Volume 5 Issues 3&4 (2016-12-31)

Volume 5 Issues 1&2 (2016-06-30)

Volume 4 Issues 3&4 (2015-12-31)

Volume 4 Issues 1&2 (2015-06-30)

Volume 3 Issue 4 (2014-12-31)

Volume 3 Issue 3 (2014-09-30)

Volume 3 Issue 2 (2014-06-30)

Volume 3 Issue 1 (2014-03-31)

Volume 2 Issue 4 (2013-12-31)

Volume 2 Issue 3 (2013-09-30)

Volume 2 Issue 2 (2013-06-30)

Volume 2 Issue 1 (2013-03-31)

Volume 1 Issue 2 (2012-12-31)

Volume 1 Issue 1 (2012-09-30)

Journal: Leadership and Policy Quarterly

Volume 3 Issue 3 (2014-09)

Article 1:
Entrepreneurial Urban Development: Culture, Institutions and Economic Evolution
Cardiff University, United Kingdom
Nottingham Trent University, United Kingdom

Studies have generally found that economic factors are able to explain changes in entrepreneurial activity over time, but are less effective at explaining the persistent differences in entrepreneurial activity between places, such as cities. Other scholarly research suggests relationships between the culture and institutions evident in particular places and the level of entrepreneurship found in these places, resulting in path dependent development. This may have implications for cities, and particular neighborhoods within cities, which have long sought to use entrepreneurship as a method for alleviating deprivation and poverty. This study develops an evolutionary theory of entrepreneurial urban development entwining the entrepreneurial, institutional and cultural factors underpinning such development. Drawing on an analysis of urban local authority areas in England, it is argued that an evolutionary theory helps to not only explain those factors favoring entrepreneurship, but also to understand those elements that constrain and limit entrepreneurship. In less successful urban areas, ineffective formal institutions are coupled with a cultural environment unsuited to the formation of the level entrepreneurship capital found in their more successful counterparts. The theoretical model presented in this paper suggests that whilst entrepreneurship has often been picked out as a possible solution for urban areas with higher levels of deprivation, policy interventions are likely to result in only limited success unless systemic cultural and institutional changes are forthcoming.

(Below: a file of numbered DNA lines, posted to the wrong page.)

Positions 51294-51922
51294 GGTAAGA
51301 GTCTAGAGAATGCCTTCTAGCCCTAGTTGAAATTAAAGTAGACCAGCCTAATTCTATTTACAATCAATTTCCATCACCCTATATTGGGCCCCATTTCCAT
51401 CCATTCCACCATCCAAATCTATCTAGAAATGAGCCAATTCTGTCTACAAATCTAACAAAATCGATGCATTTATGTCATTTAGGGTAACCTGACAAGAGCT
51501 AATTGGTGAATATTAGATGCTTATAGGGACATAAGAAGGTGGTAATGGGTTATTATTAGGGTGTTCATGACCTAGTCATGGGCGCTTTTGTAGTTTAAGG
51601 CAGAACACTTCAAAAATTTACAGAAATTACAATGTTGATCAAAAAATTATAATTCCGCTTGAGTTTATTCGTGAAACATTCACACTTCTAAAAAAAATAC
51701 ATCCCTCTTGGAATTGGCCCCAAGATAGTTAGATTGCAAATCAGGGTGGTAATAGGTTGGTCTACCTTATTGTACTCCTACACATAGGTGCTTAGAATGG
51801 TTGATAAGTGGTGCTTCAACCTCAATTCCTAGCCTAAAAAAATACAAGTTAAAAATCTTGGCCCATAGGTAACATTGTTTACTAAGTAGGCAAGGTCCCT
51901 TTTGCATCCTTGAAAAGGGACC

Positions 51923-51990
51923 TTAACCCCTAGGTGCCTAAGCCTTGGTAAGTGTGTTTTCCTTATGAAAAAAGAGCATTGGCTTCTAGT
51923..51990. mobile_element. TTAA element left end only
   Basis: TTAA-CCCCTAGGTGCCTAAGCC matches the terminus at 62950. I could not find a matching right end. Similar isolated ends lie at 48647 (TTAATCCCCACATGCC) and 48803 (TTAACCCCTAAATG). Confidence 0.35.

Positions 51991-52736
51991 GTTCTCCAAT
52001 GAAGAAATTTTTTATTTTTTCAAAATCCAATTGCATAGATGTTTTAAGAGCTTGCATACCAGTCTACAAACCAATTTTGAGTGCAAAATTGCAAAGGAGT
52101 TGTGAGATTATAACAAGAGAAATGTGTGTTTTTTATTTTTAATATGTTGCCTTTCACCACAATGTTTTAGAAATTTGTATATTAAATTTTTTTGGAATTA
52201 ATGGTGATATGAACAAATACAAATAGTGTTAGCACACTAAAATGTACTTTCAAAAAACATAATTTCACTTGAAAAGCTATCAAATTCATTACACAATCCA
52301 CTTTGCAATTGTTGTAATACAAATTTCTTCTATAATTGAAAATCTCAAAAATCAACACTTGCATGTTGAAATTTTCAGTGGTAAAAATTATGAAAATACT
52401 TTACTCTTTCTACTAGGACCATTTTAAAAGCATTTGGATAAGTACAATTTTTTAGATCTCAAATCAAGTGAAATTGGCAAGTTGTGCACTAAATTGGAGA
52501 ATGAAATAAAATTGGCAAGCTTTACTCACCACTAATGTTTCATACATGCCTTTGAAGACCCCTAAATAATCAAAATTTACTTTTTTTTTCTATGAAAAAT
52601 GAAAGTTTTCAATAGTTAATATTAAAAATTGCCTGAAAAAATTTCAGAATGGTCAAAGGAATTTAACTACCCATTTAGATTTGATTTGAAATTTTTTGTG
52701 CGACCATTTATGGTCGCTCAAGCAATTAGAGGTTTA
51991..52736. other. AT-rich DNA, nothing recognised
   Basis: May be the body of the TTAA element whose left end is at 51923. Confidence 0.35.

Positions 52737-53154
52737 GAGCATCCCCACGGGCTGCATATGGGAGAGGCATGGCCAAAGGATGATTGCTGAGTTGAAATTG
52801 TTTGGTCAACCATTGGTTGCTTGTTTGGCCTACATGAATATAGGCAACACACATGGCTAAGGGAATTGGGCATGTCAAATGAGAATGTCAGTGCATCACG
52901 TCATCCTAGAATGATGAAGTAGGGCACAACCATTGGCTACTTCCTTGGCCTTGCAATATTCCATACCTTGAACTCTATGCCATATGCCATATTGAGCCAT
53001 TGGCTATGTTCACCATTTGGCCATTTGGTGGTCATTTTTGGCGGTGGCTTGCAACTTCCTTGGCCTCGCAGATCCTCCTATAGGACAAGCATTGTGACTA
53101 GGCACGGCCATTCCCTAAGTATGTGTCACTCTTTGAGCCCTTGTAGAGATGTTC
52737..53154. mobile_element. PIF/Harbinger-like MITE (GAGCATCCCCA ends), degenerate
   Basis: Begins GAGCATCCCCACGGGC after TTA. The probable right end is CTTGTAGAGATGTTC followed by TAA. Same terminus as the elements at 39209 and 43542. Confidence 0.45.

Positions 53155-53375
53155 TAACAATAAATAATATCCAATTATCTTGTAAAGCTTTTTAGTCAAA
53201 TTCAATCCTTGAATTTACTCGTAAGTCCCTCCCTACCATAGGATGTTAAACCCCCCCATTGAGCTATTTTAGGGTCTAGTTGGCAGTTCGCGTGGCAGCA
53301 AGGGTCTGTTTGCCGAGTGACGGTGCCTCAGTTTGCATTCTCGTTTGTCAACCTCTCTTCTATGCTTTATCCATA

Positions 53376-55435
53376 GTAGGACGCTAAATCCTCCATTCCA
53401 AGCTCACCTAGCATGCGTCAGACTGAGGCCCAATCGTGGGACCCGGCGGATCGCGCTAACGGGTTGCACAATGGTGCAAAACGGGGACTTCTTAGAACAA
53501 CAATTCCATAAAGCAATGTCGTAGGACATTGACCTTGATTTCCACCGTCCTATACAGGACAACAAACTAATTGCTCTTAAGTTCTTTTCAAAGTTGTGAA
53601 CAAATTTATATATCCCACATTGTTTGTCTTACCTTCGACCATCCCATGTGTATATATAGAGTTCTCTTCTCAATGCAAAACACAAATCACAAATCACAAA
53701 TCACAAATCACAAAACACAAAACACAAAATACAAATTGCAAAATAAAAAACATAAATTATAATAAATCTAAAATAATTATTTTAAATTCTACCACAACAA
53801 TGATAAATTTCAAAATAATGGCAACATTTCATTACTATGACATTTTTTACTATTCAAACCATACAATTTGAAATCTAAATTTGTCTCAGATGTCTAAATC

Article 2:
Connecting Principal Leadership to Teachers' Professional Development: Perspectives of Principals from Mainland China
The Chinese University of Hong Kong, United States
Chinese University of Hong Kong, HongKong

The purpose of this paper is to examine the link between principal leadership and teachers' professional development, and explore measures that can be taken by principals to facilitate teachers' professional development. This study draws on evidence from the context of mainland China. Data are from a survey of 44 principals who attended a leadership training program and an in-depth interview with three school leaders in one primary school. A framework for principals' roles in leading teachers' professional development is presented. There have been six subscales in the theoretical framework and these include sharing vision, building trust, promoting collaboration, securing resources, motivating professional learning, and monitoring effectiveness. Through a mixed method, we found that principals perceived their roles as facilitators in teachers' professional development. Building trust and ensuring resources are the most important strategies in enhancing teachers' professional development and these were the most frequently used strategies reported by the principals. By comparing the degrees of expected importance and reported practice, we suggest that principals in mainland China should enhance their leadership in sharing vision and motivating professional learning when leading teachers' professional development.

Article 3:
Untested Ideas Research Center, United States

The 3rd Untested Ideas International Research E-Conference
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June 26 – 28, 2015

Article 4:
Untested Ideas Research Center, United States

The 3rd Untested Ideas International Research E-Conference
Identifying Untested Practices
June 26 – 28, 2015

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